Turning to FIG. 11, a frame buffer processor 1108 is provided between the data network 106 and the display 108 of the stationary workstation 102. Such devices as the frame buffer processor 1108 are known. In the exemplary stimulus messaging case, stimulus messaging arrives at the frame buffer processor 1108 from the network intelligence 104 (FIG. 1) and is converted to RGB signals for controlling the state of the display 108. The keyboard 110 may be a Universal Serial Bus (USB) device. As such, there is a requirement for an apparatus to allow the connection of a USB device to the data network 106. Such an apparatus is described by McAlear, et al, in U.S. patent application Ser. No. 09/386,215, “USB Networking on a Multiple Access Transmission Medium,” hereby incorporated herein by reference. If the data network 106 includes an Ethernet LAN, a USB/Ethernet interface 1106 may be provided in accordance with the McAlear patent application. The USB/Ethernet interface 1106 would receive stimulus messaging in Ethernet packets and route stimulus messages from the keyboard 110 to the network intelligence 104 (FIG. 1) over the data network 106.

It may be that a component of the stationary workstation 102, such as the mouse 112, is “Ethernet-ready,” which is to say that the component is addressable and can send and receive Ethernet packets. If the mouse 112 is Ethernet-ready, then an interface such as the USB/Ethernet interface 1106 may not be necessary and the mouse 112 may be directly connected to the data network 106 for exchanging stimulus messages with the network intelligence 104 (FIG. 1).

As will be appreciated, access to the data network 106 need not be wireline. The stationary headset 111 is shown in FIG. 11 as exchanging stimulus messages as wireless packets (an example being IP over IEEE 802.11) with a network RF transceiver 1102. Such devices as the network RF transceiver 1102 are known and may use a technology such as Bluetooth™. FIG. 12 illustrates all of the components of the mobile workstation 114 accessing the data network 106 wirelessly using radio frequency (RF) signals. Wireless communication need not imply RF communication as infra red (for example, using the IrDA Protocol) communication is similarly useful. A network access device 1204 for wirelessly transmitting and receiving network traffic and routing stimulus messaging to appropriate devices is described in further detail in conjunction with FIGS. 13A and 13B.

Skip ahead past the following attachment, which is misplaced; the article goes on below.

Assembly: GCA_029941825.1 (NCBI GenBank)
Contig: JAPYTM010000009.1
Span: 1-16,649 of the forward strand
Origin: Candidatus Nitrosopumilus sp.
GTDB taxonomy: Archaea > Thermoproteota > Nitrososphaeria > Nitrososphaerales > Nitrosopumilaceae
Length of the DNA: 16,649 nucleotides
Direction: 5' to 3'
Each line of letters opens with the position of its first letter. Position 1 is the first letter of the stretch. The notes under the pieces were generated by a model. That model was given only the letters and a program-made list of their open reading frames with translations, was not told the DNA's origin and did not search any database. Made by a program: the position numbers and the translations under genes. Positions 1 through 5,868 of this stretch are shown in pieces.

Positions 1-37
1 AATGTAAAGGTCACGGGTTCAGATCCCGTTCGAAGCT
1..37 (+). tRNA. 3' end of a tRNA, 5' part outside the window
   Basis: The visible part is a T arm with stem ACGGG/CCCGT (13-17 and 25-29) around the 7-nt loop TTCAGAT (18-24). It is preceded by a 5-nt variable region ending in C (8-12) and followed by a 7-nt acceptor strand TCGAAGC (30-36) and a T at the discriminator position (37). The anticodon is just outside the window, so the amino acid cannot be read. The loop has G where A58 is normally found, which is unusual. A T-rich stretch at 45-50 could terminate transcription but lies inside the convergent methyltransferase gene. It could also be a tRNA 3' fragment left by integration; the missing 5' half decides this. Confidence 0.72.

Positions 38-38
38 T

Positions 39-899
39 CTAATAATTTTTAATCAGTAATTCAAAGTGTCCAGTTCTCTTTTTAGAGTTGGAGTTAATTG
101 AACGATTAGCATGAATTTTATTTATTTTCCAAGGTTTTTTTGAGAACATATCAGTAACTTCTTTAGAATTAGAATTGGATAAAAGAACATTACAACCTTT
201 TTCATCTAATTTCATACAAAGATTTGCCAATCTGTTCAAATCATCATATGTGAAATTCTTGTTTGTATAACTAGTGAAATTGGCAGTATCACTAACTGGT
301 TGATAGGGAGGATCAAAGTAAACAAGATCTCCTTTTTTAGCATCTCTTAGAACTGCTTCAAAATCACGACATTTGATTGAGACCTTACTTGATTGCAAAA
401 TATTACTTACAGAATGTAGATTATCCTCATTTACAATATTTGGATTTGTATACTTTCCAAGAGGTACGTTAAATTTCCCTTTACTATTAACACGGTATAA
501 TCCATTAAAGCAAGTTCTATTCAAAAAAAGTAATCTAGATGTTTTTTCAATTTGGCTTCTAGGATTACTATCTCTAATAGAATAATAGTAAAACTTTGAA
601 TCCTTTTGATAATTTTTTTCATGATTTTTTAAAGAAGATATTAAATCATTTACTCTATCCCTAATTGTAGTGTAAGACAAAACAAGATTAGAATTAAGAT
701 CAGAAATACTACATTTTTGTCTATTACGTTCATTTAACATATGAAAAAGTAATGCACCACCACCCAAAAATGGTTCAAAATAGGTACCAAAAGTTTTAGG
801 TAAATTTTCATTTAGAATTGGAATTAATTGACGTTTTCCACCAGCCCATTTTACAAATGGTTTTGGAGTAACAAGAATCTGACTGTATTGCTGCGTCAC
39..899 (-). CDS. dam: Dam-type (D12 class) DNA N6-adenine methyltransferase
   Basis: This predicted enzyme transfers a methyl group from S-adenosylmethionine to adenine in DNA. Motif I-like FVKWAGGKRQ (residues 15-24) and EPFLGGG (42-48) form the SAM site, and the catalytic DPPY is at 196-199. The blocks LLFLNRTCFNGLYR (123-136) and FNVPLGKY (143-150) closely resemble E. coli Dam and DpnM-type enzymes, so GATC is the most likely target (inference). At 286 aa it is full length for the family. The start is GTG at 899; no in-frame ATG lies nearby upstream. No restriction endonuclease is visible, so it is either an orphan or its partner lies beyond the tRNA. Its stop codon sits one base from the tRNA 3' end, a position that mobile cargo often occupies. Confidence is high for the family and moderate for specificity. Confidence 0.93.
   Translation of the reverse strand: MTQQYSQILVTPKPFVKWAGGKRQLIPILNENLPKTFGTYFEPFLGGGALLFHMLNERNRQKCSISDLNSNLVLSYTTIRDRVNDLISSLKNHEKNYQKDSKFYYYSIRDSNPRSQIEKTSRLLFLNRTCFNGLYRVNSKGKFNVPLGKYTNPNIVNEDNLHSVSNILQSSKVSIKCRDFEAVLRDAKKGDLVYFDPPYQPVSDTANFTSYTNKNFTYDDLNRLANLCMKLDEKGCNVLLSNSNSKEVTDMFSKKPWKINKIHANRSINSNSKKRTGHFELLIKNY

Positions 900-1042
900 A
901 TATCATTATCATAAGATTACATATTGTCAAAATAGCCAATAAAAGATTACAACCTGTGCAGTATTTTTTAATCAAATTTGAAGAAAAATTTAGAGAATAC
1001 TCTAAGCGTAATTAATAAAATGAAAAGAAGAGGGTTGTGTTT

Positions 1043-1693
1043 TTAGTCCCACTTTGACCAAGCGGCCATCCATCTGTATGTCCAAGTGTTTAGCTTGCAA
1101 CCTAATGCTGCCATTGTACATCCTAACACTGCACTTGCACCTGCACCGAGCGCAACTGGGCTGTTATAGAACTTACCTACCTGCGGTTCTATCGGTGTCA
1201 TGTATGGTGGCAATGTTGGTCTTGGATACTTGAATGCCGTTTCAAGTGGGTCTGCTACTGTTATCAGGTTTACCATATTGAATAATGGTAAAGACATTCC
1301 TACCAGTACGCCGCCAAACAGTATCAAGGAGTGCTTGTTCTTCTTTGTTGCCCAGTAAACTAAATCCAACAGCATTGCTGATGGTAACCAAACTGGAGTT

FIG. 13A illustrates a network access device 1204A, exemplary of the network access device 1204 (FIG. 12), that may be a peripheral device specifically designed to inter-work with the handheld computing device 116. Exemplary handheld computing devices often run the WindowsCE™ operating system and have a capability to accept various peripheral devices such as a modem or a keyboard. This capability may be exploited in the future to allow the handheld computing devices to accept as yet undeveloped peripheral devices. A NAD (network access device) RF transceiver 1302 may be used for communication with the network RF transceiver 1102 (FIG. 12). The NAD RF transceiver 1302 connects to a multiplexer (MUX) 1306. The MUX 1306 serves to distinguish network traffic destined for the handheld computing device 116 from network traffic destined for the mobile headset 118 or the data network 106 (FIG. 1) and may also be called a router or a switch.

Network traffic destined for the mobile headset 118 is directed to a series of functions specifically for communication with the mobile headset 118. Where the communication with the mobile headset 118 employs the Internet Protocol for transporting both control and media streams, IP packets are processed by an IP stack 1310 as known. Exemplary protocols for such communication include the Real Time Protocol (RTP) for transporting media streams in IP packets and the Megaco Protocol for transporting control information in IP packets.